In recent times, the healthiness of the banking profession is increasingly being raised as an issue. From traders who are at more risk of heart problems in their younger years, to investment bankers burning out or even committing suicide.
In banking there will always be times where your stress levels are turned up high. When you’re in the midst of a transaction, long hours and stress are part of the deal and there seems to be little choice but just to get on with it. However by understanding how stress works, it is possible to minimize the short and long term effects of these ‘crunch’ times.
Daniel Browne, author of The Energy Equation – how to be a top performer without burning yourself out – spent 10 years researching on how to improve performance at work without impacting wellbeing after he narrowly avoiding burnout in banking and finance. Here are some tips from his book:
The body’s stress response is a natural and useful phenomenon. Its purpose is to ensure that we automatically react to danger quickly. To fight or to flee. For the prehistoric man these crucial moments were few and far and happened for short periods of time.
However with modern work habits, our stress response can often be over stimulated for longer than required without any real danger. A perceived threat or danger still triggers our stress response.These periods of stress can be quite long whereas the body was only meant to be stressed for short periods of time. Over the long term, the activities of essential body functions are reduced. In stress mode vital functions are turned down; blood flow is diverted away from functions such as digestion and the immune system, making you susceptible to indigestion and illness.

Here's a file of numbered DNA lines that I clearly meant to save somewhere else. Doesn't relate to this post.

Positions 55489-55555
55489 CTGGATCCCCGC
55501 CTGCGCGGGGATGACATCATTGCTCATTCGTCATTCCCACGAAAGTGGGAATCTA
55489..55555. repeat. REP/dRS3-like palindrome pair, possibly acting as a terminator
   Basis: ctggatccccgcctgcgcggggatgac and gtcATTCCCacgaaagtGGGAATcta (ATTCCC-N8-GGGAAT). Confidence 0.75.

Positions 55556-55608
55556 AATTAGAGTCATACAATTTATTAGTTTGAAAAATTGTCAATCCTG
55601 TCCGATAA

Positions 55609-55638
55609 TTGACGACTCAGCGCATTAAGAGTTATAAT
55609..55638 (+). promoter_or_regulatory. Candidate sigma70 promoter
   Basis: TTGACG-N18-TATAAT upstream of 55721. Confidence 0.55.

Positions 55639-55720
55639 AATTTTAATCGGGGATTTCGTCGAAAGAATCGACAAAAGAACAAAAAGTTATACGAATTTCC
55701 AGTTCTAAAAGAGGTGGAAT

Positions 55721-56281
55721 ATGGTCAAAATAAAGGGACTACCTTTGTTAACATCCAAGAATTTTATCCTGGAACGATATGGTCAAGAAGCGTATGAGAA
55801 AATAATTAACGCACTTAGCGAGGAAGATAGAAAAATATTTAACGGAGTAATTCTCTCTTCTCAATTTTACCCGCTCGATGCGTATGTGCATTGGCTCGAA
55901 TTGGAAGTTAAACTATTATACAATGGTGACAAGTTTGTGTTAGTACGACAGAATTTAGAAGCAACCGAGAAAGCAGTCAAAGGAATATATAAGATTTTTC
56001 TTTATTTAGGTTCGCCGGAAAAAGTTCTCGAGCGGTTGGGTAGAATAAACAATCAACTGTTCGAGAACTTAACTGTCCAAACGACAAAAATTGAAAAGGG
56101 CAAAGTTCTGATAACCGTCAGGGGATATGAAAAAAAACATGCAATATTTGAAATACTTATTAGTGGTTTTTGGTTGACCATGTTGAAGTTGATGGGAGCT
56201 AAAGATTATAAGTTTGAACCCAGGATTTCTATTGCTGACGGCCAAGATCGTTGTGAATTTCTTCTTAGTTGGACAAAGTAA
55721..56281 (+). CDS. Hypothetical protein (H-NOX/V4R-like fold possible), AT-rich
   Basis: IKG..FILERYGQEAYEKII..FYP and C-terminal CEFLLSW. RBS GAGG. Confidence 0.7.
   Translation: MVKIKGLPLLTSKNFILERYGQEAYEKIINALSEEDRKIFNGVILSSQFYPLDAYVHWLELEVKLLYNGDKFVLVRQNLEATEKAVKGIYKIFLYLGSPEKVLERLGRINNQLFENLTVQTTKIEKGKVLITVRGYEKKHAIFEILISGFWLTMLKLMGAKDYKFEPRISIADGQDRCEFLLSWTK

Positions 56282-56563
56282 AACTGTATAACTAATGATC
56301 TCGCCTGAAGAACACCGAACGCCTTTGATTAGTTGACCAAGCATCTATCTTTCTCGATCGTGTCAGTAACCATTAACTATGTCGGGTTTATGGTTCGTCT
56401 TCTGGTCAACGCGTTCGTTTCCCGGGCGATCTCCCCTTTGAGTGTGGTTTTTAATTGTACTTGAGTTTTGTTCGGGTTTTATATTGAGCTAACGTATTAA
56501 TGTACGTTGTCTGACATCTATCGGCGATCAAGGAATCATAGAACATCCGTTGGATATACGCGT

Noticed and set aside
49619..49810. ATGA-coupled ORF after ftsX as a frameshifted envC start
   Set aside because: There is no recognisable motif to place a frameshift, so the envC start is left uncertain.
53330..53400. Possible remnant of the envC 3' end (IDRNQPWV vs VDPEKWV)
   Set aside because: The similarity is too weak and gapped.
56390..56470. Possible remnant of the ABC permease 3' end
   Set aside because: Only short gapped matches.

In addition frontal lobe activity necessary for critical thinking and creativity is reduced, and our reptilian brain which is more aggressive and reactive kicks in, causing us to be stressed and snappy.
In heavy workload periods, we can become trapped in a stress cycle. Stress builds up throughout the day and is not released at the end of the day. The stress chemicals of cortisal and adrenaline in our bloodstream make it difficult to sleep and keeping us awake with worries and anxiety.
Having a poor night of sleep then makes it even more difficult to concentrate the next day reducing productivity and further adding to the stress of the day. Repeating the cycle of poor sleep, poor productivity, stress and frustration. Kept unchecked this stress cycle can lead to health problems and eventually burnout.
Interrupting the stress cycle can ensure that we are not overstressed, even in heavy work periods.
To counter the stress response we need to engage the parasympathetic response, the antidote to the stress response (the sympathetic response). This takes the body to its resting state. Simply put this calms the body down and has all systems functioning normally. There are a few simple methods we can use:
• Breathing – deep slow breathing encourages the body to relax and takes the body out of the stress response to a resting state. Breathe deeply into the abdominals so that your stomach rises when you breath rather than your chest